Tuesday, December 11, 2012

Fight Night: Tenure vs. Adjunct Professors

Normal Job: you are offered a contract with a salary and benefits. Usually, you can get fired at almost any time, but you have some legal protections to prevent you being treated terribly.

In academia, things are not so normal. The two extremes are tenure and adjunct. This post is a short explanation of the two types along with links.

In a tenure job (http://en.wikipedia.org/wiki/Tenure_(academic)), the position is guaranteed for life along with your salary, benefits, and other perks of university life.

The main idea behind this type of position is that the professor can do research without having to worry about outcomes and receiving grants. He or she can do new research to explore new science without deadlines and practicality. While this may sound silly, some of the best research can come out of this type of work. (The pros and cons of tenure could be their own blog post.)

Tenure track professors are basically the royalty of the university world.

The opposite end of this spectrum is an adjunct position. http://en.wikipedia.org/wiki/Tenure_(academic)

Figure 1: Adjunct Professor. Look at this poor adjunct professor; he doesn't even get a white board as part of his job, only the pen.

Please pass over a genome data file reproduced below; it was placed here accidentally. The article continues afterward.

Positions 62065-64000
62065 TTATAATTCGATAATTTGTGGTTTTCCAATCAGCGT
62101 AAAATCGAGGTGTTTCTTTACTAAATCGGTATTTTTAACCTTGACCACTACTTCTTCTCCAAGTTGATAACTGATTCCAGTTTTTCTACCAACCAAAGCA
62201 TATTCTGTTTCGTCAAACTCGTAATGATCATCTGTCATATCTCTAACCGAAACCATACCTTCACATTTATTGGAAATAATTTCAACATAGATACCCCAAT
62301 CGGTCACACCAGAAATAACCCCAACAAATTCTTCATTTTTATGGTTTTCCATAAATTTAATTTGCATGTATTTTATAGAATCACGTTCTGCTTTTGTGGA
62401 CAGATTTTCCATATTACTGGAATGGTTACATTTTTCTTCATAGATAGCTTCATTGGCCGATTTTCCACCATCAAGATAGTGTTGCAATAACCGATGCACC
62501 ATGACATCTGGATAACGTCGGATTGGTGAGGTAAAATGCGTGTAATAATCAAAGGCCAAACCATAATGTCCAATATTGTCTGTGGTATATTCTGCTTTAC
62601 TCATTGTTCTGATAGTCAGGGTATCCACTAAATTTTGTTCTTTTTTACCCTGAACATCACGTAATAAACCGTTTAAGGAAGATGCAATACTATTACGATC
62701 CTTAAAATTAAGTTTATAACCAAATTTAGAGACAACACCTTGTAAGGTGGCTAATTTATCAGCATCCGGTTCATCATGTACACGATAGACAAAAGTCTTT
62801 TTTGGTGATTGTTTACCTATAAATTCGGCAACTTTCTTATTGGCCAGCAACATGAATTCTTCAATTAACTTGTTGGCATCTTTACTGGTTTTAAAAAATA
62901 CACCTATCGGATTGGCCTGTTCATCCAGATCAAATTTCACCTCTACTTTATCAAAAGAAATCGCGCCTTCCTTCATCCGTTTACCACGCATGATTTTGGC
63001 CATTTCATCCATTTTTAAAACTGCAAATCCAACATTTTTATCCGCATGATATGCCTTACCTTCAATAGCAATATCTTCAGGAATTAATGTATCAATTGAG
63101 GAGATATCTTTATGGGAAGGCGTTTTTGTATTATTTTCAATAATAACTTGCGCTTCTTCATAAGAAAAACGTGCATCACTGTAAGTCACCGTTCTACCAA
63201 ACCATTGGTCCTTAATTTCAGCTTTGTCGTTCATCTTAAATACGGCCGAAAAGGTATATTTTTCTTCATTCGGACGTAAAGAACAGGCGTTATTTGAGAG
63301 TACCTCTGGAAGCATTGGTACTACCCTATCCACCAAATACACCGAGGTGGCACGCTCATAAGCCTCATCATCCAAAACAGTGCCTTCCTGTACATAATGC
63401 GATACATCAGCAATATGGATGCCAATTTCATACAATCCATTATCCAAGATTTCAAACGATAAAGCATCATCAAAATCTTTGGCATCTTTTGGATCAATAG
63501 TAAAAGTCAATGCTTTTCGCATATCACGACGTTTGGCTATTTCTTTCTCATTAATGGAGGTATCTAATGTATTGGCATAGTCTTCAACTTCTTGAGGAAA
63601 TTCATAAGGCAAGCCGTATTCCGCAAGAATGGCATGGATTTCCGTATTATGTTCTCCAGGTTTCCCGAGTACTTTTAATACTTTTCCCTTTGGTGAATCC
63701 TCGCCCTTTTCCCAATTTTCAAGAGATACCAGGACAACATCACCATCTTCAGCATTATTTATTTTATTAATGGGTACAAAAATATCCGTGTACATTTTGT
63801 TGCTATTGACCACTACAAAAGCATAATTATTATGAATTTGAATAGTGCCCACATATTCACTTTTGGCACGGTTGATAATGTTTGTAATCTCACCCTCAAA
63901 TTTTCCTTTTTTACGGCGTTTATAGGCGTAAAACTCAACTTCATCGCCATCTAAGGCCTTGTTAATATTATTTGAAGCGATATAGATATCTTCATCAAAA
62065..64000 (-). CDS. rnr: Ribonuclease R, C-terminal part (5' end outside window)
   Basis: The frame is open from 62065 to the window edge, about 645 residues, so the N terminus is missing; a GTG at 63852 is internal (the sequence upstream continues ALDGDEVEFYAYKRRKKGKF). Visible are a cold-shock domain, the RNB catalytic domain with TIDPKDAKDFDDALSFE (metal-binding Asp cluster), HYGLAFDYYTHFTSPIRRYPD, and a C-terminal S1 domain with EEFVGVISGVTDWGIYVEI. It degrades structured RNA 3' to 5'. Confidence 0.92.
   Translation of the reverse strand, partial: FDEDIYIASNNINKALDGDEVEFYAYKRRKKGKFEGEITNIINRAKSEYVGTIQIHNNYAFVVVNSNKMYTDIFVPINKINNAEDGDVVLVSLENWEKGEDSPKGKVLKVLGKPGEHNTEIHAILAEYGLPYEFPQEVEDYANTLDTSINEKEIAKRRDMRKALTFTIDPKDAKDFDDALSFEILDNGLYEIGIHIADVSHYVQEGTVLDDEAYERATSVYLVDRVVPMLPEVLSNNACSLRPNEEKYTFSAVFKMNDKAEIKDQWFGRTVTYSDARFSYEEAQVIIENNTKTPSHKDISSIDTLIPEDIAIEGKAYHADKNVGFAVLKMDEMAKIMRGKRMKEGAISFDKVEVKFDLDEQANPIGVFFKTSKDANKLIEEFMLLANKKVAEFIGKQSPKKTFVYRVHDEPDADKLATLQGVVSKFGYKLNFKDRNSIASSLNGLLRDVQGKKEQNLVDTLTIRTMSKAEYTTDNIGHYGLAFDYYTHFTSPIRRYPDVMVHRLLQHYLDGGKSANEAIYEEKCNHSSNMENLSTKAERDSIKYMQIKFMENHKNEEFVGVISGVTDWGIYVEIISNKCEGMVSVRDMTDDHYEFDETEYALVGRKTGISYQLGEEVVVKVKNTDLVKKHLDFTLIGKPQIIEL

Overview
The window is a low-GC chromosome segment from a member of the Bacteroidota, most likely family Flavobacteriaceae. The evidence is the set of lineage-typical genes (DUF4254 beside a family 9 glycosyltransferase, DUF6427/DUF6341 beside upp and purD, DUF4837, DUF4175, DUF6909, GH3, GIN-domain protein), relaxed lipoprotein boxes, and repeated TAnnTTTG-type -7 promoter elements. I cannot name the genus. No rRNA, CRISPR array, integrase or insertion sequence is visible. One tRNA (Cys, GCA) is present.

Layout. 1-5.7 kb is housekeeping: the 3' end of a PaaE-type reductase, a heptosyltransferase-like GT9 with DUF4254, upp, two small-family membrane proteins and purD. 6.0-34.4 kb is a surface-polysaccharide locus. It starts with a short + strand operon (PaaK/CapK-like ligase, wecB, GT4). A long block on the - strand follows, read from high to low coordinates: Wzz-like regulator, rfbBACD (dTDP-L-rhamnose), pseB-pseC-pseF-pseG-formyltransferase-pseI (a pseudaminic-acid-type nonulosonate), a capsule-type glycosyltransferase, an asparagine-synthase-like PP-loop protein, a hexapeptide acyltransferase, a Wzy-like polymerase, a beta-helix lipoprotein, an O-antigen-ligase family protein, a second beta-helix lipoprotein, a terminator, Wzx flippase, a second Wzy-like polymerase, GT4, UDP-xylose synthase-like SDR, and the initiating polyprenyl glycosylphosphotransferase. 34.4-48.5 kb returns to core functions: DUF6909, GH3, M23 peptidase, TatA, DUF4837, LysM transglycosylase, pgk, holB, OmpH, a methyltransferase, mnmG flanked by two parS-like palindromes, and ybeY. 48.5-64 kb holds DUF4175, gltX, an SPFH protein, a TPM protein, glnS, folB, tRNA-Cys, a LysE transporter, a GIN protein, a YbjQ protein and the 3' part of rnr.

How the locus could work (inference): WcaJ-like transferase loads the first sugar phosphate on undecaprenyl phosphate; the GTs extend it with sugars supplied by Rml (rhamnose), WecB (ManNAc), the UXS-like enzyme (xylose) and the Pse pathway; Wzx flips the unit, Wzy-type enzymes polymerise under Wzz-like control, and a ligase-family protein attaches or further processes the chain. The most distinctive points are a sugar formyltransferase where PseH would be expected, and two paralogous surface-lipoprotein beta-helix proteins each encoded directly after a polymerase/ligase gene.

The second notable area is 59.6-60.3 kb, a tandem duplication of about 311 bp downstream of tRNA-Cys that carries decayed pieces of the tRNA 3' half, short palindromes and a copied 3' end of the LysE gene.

Adjunct professors are people without permanent positions at universities; they are hired part-time to teach classes. Adjuncts teach more than half the courses at public universities. Sounds like a regular job, you say?

Not quite: adjuncts are often paid poorly and have very few benefits. Most adjunct professors don’t even have access to copying, office space, or curriculum guidelines. Teaching a class at a university isn't even enough to guarantee library access!

Adjunct positions almost never lead to full time positions so they are not even a good stepping stone to a career.

Adjuncts are just another fun example of the problems rampant in academia. Luckily, adjuncts are starting to unite together (http://www.adjunctproject.com/) to fight for their rights. Hopefully, in the future, adjuncts will be better protected since they are responsible for teaching a great fraction of the classes at universities.

If this type of terribleness sounds familiar, that’s because they are remarkably similar to post-doc positions (http://www.parsingscience.com/2012/10/so-you-want-to-be-indentured-servant.html)

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